• New Guinea's Neolithic period may have started without outside help

    03/28/2020 5:54:14 PM PDT · by SunkenCiv · 7 replies
    Science News ^ | March 25, 2020 | Bruce Bower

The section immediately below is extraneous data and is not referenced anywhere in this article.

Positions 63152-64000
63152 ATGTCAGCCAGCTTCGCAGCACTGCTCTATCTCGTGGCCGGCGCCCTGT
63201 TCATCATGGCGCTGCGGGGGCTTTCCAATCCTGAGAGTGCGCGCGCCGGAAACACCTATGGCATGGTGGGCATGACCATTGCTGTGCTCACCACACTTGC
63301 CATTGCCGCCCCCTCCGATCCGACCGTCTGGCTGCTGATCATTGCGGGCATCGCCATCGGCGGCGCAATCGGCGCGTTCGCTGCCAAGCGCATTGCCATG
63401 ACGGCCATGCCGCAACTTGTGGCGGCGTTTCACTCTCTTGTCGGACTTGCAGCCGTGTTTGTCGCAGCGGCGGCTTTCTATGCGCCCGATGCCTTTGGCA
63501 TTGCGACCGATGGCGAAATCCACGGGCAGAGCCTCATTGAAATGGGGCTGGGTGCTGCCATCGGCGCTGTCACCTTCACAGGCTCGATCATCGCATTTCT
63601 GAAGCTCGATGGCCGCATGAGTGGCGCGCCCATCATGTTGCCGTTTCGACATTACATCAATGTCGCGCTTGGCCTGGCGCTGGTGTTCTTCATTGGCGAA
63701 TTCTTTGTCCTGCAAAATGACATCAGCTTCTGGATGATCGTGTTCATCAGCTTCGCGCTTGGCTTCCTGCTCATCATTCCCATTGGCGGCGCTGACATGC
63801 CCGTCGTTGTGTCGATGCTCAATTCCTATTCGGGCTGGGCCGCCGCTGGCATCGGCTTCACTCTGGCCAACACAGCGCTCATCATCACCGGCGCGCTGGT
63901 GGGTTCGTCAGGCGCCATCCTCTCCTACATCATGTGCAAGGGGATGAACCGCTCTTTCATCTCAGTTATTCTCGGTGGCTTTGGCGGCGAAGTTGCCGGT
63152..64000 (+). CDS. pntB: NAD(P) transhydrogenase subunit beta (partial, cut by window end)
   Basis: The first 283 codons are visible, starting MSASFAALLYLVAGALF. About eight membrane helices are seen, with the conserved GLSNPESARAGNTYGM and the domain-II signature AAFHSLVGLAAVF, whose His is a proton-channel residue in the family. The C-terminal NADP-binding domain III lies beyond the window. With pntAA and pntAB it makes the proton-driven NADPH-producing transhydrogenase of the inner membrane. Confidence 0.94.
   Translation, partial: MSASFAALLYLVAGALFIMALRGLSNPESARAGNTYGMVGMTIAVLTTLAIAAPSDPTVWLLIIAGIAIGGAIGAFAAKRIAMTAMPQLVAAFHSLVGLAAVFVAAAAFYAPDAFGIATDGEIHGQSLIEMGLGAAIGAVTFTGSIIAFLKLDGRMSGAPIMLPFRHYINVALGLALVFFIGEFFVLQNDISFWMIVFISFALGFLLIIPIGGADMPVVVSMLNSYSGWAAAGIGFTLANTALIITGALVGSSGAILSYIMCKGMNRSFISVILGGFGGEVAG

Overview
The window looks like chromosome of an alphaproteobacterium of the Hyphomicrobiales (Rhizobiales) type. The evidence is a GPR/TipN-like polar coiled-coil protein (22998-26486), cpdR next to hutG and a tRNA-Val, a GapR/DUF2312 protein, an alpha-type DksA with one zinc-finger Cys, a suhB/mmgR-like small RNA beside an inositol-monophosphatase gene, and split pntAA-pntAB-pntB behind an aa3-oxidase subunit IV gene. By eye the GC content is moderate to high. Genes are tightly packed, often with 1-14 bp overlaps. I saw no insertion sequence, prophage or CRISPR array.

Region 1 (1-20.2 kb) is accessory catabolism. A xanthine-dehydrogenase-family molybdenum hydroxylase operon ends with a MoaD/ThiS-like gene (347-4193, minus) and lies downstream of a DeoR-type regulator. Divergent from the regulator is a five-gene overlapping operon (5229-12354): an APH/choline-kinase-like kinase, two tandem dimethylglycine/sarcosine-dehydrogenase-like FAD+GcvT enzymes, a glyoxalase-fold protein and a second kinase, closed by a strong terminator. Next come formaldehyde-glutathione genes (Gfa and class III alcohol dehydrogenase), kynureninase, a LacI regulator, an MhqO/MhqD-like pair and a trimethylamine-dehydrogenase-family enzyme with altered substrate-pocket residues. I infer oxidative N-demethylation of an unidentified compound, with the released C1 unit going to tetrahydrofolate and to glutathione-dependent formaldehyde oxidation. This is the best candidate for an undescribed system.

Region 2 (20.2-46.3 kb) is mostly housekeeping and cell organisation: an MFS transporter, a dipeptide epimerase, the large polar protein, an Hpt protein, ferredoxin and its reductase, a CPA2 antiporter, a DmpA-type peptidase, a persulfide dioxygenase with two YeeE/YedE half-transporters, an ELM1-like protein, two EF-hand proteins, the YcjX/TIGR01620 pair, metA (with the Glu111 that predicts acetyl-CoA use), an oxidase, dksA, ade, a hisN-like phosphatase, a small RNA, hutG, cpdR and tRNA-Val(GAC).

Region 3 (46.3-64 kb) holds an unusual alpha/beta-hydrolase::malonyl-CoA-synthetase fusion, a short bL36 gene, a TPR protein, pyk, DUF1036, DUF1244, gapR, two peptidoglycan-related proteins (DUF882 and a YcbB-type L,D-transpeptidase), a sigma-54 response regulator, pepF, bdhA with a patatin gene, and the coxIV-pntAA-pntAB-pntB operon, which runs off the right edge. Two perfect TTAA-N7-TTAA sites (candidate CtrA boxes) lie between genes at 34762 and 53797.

Signs of a cultural shift in toolmaking and lifestyles sparked by farming, previously found at ancient Asian and European sites, have surfaced for the first time on New Guinea. Excavations at a highland site called Waim produced relics of a cultural transition to village life, which played out on the remote island north of Australia around 5,050 to 4,200 years ago. Archaeologist Ben Shaw of the University of New South Wales in Sydney and colleagues report the findings March 25 in Science Advances. Agriculture on New Guinea originated in the island's highlands an estimated 8,000 to 4,000 years ago. But...